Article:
5 minutes with… Lisa Brettelle, gbpartnerships, Lead Estates Business Performance Manager
Lisa Brettelle, Lead Estates Business Performance Manager, is responsible for a team that deliver a wide range of property management services for mixed use, health and social care (LIFT) buildings across London and the South of England.
In this short article, Lisa reflects on recent experiences as a result of COVID-19, and in particular, the issues that Building Managers need to consider around ventilation and air conditioning in buildings in controlling the risk of virus transmission. BSRIA (Building Services Research and Information Association) recently surveyed key HVAC industry stakeholders to define market changes and trends post COVID-19. I was particularly interested in the research findings and how they resonated with my experiences across our existing estate, and also in plans for new builds.
Responses from the survey brought forward a variety of changes that are happening across sectors, many of which are pertinent to our work within the health and social care sector:
Increased interest in filtration and indoor air quality (IAQ).
Remote activity on the rise: remote working, remote monitoring, remote training.
Efforts to enhance existing technology to adopt new ways of communicating.
Step back and review attitude, with consultants busy but contractors quiet.
Shift of interest towards replacement rather than new build market.
Customers building stock in case there is a second wave of the pandemic.
Projects on hold/lack of orders/uncertainty about the future.
Experience has already shown me and the gbpartnerships team, that there is an upturn in the requirement for improved ventilation, particularly in Dental practices; but are the guidelines clearly defined?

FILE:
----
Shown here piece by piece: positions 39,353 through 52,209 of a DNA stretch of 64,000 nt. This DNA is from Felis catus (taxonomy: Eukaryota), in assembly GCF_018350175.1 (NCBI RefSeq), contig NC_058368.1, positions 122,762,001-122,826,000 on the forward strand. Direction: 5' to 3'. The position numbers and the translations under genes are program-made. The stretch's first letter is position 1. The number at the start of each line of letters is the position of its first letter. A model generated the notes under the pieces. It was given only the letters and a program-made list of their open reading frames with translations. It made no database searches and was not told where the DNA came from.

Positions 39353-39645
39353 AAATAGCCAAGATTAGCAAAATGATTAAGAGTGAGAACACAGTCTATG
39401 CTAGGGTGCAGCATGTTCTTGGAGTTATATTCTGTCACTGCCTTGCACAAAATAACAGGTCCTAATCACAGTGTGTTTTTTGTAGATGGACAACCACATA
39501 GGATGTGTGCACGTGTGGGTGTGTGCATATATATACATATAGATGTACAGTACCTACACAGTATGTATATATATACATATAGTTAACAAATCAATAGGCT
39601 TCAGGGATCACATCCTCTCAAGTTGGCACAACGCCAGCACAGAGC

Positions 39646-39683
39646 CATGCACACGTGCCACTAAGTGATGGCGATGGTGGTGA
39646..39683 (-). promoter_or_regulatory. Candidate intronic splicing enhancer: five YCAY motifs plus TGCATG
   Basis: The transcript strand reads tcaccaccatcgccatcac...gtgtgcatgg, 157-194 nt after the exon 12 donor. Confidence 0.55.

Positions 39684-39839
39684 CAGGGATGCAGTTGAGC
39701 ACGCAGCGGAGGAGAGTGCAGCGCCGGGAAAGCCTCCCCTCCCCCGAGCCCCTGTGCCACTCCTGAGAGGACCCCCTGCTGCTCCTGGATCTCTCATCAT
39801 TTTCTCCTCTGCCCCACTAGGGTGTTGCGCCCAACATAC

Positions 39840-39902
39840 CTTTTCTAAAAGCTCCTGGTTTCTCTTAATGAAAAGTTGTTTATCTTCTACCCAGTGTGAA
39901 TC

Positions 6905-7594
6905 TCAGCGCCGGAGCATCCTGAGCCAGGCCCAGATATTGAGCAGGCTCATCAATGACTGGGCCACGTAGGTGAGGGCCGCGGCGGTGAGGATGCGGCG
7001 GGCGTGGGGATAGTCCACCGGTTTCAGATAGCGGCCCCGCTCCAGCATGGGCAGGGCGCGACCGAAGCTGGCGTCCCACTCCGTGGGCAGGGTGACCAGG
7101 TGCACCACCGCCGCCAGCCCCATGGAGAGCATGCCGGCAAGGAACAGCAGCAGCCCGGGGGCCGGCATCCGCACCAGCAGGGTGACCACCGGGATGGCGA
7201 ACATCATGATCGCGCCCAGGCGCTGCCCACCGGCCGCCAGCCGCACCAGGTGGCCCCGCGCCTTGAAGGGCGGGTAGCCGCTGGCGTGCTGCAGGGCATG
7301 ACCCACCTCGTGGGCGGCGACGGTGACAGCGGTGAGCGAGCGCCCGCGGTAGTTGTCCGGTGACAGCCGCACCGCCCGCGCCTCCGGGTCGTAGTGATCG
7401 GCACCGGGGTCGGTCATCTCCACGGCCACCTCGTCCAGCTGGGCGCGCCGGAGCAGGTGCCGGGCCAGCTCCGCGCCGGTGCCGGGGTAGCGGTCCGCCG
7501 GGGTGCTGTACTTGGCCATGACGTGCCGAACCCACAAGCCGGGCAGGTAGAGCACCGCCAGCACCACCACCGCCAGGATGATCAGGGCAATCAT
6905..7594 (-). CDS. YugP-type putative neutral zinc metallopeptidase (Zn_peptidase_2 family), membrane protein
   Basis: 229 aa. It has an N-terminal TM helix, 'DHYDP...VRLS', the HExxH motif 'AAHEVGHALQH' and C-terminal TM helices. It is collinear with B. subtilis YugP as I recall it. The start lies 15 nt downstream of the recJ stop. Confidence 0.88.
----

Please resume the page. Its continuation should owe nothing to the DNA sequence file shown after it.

Poor ventilation is associated with the transmission of respiratory infections and there has been an increase in cases in indoor spaces. However, the use of improved ventilation and benefits of reducing COVID-19 is yet to be determined. The World health Organisation (WHO) has contributed to guidance on ventilation and air-conditioning systems and the impact on the spread of COVID. They have advised that ventilation is an important factor in preventing the spread of the virus indoors. WHO has recommend a range of steps to consider which can improve indoor ventilation, including increasing ventilation rates through natural or mechanical means. The full range of recommendations can be read here.
With an evolving situation, it’s important that that the steps should be considered in consultation with a heating, ventilation and air conditioning (HVAC) professional.
gbpartnerships can help. If you’d like to get in touch, please email us at: email@example.com and a member of the team will get in touch. gbpartnerships deliver property management services for 13 LIFT Companies across the country and manage a property portfolio of over 70 buildings, worth c.£850m. This important work is delivered under Management Services Agreements (MSAs) which include finance, estates management and business development services.
Find out more about the Property Management team here.